‘Marina is a lightning conductor for pulling the visceral charge of language right through words and back into the earth where that force belongs.’ This is how director Yaël Farber describes Marina Carr, the mind responsible for translating and adapting Lorca’s Bodas de Sangre into this masterpiece of rewriting: Blood Wedding. Carr pulls the charge of language back into the earth, through the floor of the theatre and into the audience’s feet: the theatre thrills and throbs with the energy of her translation.
This adaptation of Lorca is set in Andalusia County Offaly, and the relocation is seamless. The accents are Irish, the idiom is Irish, but the context is not laboured. The play feels so firmly set in its new location that there is no need to emphasise a particular time, or the intricacies of Irish landscapes. Thalissa Teixeira as Moon sings in Spanish, or she speaks the words of Lorca’s Romancero Gitano, her voice echoing around the stage with such passion and fettered power that the audience are fixated on her every breath; there is an admission here, I think, that some of the magic of this play, some of its atmospheric awe and terrible depth of feeling, can only be conveyed in Spanish. Sometimes, Carr seems to have decided, it is braver to accept the power of the original, rather than fighting and failing to translate.
Every actor in this performance holds their own. Olwen Fouéré plays a mother propelled by bitterness, her frankness chuckingly (and sometimes roaringly) funny; she manages innuendo with poise and subtlety. Gavin Drea’s uncontrollable passion as Leonardo is terrifying, but wonderful to watch as he stalks the stage topless he manages to achieve a captivating balance between vulnerable nakedness and hyper-masculine muscle. Scarlett Brookes plays Leonardo’s Wife with a crescendo of emotion that strikes right to the audience’s heart. Aoife Duffin as the Bride is wonderful from her very first appearance on stage, hips slanting and face disgruntled; her interactions with Leonardo embody with such nuance the conflicting passions of a woman who doesn’t want this, but doesn’t want the alternative either. She is caught, trapped, without escape: and I really believed that Duffin was being strangled by her wedding dress.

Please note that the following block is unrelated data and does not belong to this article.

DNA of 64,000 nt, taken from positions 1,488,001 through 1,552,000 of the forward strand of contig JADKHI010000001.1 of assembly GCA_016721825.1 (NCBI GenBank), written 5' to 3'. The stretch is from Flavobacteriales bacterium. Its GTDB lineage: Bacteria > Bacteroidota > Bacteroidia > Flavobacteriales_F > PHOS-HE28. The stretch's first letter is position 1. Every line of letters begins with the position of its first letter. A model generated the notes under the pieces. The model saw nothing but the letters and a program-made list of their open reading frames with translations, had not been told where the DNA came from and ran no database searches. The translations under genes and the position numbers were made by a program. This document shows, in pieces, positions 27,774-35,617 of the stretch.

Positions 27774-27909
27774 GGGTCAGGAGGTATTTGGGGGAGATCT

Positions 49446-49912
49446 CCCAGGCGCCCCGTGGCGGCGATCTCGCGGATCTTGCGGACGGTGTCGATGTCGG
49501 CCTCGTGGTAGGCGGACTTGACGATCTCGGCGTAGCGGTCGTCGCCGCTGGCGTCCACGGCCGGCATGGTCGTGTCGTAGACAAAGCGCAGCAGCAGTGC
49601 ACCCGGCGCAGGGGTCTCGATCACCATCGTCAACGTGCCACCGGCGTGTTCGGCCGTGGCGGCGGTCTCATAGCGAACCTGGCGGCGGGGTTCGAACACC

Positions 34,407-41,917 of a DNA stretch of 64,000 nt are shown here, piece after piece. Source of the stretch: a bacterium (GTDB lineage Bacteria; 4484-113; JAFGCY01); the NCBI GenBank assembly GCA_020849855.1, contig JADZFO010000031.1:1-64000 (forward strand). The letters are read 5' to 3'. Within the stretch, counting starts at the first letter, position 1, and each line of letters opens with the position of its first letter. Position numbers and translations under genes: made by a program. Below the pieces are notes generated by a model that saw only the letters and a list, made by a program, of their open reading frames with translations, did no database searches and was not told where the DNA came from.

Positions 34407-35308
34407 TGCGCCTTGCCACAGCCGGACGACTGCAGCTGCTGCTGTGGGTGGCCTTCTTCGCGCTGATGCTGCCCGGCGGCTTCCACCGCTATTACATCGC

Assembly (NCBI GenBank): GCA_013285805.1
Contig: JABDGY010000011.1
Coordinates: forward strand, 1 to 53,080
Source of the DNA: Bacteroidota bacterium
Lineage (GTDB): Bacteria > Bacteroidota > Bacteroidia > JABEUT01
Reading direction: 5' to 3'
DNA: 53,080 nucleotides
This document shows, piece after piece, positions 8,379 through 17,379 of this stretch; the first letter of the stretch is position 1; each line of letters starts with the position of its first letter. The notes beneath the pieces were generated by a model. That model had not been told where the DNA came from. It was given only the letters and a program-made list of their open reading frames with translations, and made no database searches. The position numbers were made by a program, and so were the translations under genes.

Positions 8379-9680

Farber’s direction in this play is pretty much perfect. Each movement leads naturally on from the next, and even the less realistic moments with harnesses and wires which make the characters fly above the stage (a genius way of representing a flight on horseback) make sense in the context of the story we see unfolding. There are no jolts.
Susan Hilferty’s set design also deserves the highest praise: it has three different formations based around a collapsing wall at the back of the stage, but you hardly notice the pieces moving. This set thrives off simple shapes and slickly folding pieces which create a feeling of complexity managed with grace and skill. The string of orange lights – representing branches of orange trees – which are lowered in the corners for the wedding scene are just one example of Hilferty’s flawless understanding of space and colour: the orange against the black is ominously cheerful, and just so compelling.
This whole production is effortless. Carr’s lines come so naturally to the actors that they don’t seem like scripted words; every movement is deliberate. The neatness of the colour scheme, the smoothness of the flying, and the slickness of the set transitions make us forget that this is the first week of performance. In this collaboration of Lorca and Ireland, Carr and Farber, everything makes sense.
Blood Wedding is playing the Young Vic until 2 November. For more information and tickets, visit the Young Vic website.